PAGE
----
Tabasum Sharqi (left) opens a book she received for graduating at the top of her Fatima Girls High School class at a ceremony held at the Kunar Department of Women’s (click for more)
Soldiers from the Polish Army and the Texas National Guard Agribusiness Development Team-IV check their shot grouping during qualification on the Polish AK-74 5.56 mm Mini-Beryl short assault rifle Feb. (click for more)
U.S. Army Soldiers from Company B, 1st Battalion, 26th Infantry Regiment, 3rd Brigade Combat Team, 1st Infantry Division, Task Force Duke, play an impromptu game of volleyball against a team (click for more)
Dr. Mehirulla Muslim, the Nurgaram District subgovernor, addresses an audience of teachers, government officials and citizens during a ceremony to celebrate a completed solar panel electricity project Feb. 21 in (click for more)
U.S. Army Spc. Raheem Stewart, an automations specialist with TF Phoenix, steps along the rafters of the building his team helped wire for communications. Stewart, from Dallas, was one of (click for more)
An Afghan National Army soldier from Weapons Company, 1st Battalion, 201st Infantry Regiment, searches a pile of rocks in the courtyard of a high-value target home outside the village of (click for more)
U.S. Army Capt. Nicole Zupka of Fair Lawn, N.J., a battlewatch captain with Combined Joint Task Force-Paladin, helps an Afghan child with her writing skills during female engagement team training (click for more)
LOGAR PROVINCE, Afghanistan – Afghan National Army soldiers move through Kharwar District to prevent the Taliban’s freedom of movement Feb. 12. U.S. and Afghan soldiers braved more than 3 feet (click for more)
Kentucky Agribusiness Development Team II members, U.S. Army Spc. Justin Allen (left), a London, Ky., native, and U.S. Army Sgt. Nicholas Combs, a Corbin, Ky., native, get to know a (click for more)
Abdul Rahman Mangal, deputy governor of Paktya Province, and Gen. Destigeer, Afghan Uniformed Police commander for Paktya Province met with Zormat District Gov. Gulab Shah and more than 50 tribal elders from around Zormat.
Mangal discussed improvements that have been made in Zormat.
”Afghans have much to be proud of around the province,” said Mangal. “We (Afghans) need to work harder to make all of Afghanistan better.”
Mangal said security in the region is paramount in order to build a stronger and more responsive government to the citizens of Zormat. Zormat District is an area of concern for Afghan officials in Paktya Province since it is one of the most volatile districts in the province. Mangal discussed the need to increase the number of AUP checkpoints and also the need for increased vigilance of the citizens across the district.
The AUP commander talked to the elders about the need to work together in dealing with insurgents.
“Afghans need to help each other in ridding Afghanistan of those who wish to harm innocent citizens,” said Destigeer. “We must stand together as Afghans to form a united front for all Afghans to look forward, not back.”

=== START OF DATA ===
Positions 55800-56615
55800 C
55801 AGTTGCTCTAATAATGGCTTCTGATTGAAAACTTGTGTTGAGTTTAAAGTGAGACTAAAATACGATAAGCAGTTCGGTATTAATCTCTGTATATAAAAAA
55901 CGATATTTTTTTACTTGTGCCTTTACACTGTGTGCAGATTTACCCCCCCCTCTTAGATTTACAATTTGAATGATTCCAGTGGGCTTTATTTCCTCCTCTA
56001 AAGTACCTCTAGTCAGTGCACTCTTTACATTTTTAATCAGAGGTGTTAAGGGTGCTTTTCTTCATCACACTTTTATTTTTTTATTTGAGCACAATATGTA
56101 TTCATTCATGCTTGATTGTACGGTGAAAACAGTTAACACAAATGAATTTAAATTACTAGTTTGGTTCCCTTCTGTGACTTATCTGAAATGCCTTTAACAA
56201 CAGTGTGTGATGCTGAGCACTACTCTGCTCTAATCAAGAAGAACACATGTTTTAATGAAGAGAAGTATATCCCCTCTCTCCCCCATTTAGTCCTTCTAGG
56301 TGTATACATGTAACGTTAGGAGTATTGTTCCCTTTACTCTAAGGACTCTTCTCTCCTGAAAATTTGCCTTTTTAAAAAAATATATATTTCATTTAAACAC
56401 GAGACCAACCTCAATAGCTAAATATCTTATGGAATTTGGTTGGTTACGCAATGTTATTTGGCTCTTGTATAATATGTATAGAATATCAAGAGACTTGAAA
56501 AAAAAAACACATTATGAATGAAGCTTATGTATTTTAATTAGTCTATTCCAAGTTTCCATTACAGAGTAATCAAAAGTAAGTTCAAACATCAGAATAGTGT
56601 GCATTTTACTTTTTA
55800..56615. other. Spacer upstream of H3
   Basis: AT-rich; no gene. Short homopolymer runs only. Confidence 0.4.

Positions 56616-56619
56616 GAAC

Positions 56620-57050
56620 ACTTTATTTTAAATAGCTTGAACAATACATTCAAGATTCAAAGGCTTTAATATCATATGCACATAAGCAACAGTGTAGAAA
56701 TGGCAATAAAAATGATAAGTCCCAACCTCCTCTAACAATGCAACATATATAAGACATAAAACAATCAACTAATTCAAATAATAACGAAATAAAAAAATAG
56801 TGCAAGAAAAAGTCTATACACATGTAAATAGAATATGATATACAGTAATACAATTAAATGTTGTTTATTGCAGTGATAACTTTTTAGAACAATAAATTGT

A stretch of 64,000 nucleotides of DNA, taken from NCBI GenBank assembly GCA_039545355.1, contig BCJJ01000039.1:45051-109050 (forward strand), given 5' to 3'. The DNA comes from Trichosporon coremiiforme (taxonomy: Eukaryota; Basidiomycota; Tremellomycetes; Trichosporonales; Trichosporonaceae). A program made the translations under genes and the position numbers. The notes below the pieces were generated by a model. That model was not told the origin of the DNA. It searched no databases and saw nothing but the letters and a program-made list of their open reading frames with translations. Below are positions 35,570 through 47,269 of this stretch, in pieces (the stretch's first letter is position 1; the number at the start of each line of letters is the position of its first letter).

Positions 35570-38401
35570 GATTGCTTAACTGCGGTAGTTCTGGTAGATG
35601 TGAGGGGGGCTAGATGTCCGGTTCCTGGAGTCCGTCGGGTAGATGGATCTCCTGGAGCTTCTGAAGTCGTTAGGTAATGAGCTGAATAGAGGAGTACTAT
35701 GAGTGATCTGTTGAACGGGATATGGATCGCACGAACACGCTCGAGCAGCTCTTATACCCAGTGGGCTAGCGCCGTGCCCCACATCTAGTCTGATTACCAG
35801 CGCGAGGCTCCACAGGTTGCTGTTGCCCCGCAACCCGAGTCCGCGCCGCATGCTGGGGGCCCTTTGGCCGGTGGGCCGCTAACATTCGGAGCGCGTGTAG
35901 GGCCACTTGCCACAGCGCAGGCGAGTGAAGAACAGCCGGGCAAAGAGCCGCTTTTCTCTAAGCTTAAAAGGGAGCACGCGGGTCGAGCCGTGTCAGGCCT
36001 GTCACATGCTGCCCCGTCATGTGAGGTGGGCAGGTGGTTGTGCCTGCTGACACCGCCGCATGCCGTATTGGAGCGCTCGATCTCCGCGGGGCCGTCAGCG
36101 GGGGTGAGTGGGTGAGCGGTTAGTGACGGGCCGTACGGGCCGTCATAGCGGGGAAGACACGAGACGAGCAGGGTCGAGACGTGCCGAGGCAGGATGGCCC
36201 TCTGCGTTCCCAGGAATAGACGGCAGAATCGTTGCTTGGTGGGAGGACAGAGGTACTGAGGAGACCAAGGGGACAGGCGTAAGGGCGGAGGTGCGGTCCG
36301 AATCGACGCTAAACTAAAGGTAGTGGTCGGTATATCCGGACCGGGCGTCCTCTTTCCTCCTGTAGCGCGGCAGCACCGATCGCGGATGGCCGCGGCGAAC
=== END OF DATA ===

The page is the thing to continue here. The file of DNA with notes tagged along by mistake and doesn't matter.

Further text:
During the meeting, tribal elders brought up issues such as rebuilding the school that recently burned to the ground in Zormat, the lack of wheat seed distribution for district farmers, and of local Afghans detained by coalition forces. Mangal said he would take all of their concerns and voice them to the government in Kabul.
The Zormat meeting was attended by the commanders of Team Paktya: U.S. Army Col. Robert Roshell of Lawton, Okla., 2-45th Agribusiness Development Team commander; U.S. Air Force Lt. Col. Marchal Magee of Issaquah, Wash., Paktya Provincial Reconstruction Team commander; and U.S. Army Lt. Col. Steve Boesen, from Ankeny, Iowa, commander of 1st Battalion, 168th Infantry Regiment, which falls under 3rd Brigade Combat Team, 101st Airborne Division, Task Force Rakkasan, during the deployment.
“The U.S. needs to transition from doing things for the Afghans and instead help the Afghans in governance of their country,” said Boesen. “The Afghan provincial officials were able to hear concerns from the Zormat tribal elders and hopefully will act upon those concerns to bring positive resolution.”
As more tribal elders become involved in the meetings, governance across the district will increase, Boesen said. Increased participation in the government will also break the cycle of insurgency, which strives to keep bonds from being made between Kabul, the provincial government, local officials and the citizens.
“It was good to see the provincial leadership getting out and visiting with the district subgovernors and tribal elders,” said Roshell. “These meetings are critical to the advancement of a more effective and respected government at the provincial level.”
The Paktya PRT’s common purpose is to empower local governments to govern more effectively. The deputy governor asked for names of tribal elders who would travel to Kabul to advocate for Zormat. More than 20 elders provided their names for the trip to Kabul.
“Every mission that Team Paktya conducts brings more positive results for the province,” said Magee. “The future of this country is in connecting the people with the government, leaving the insurgents behind.”
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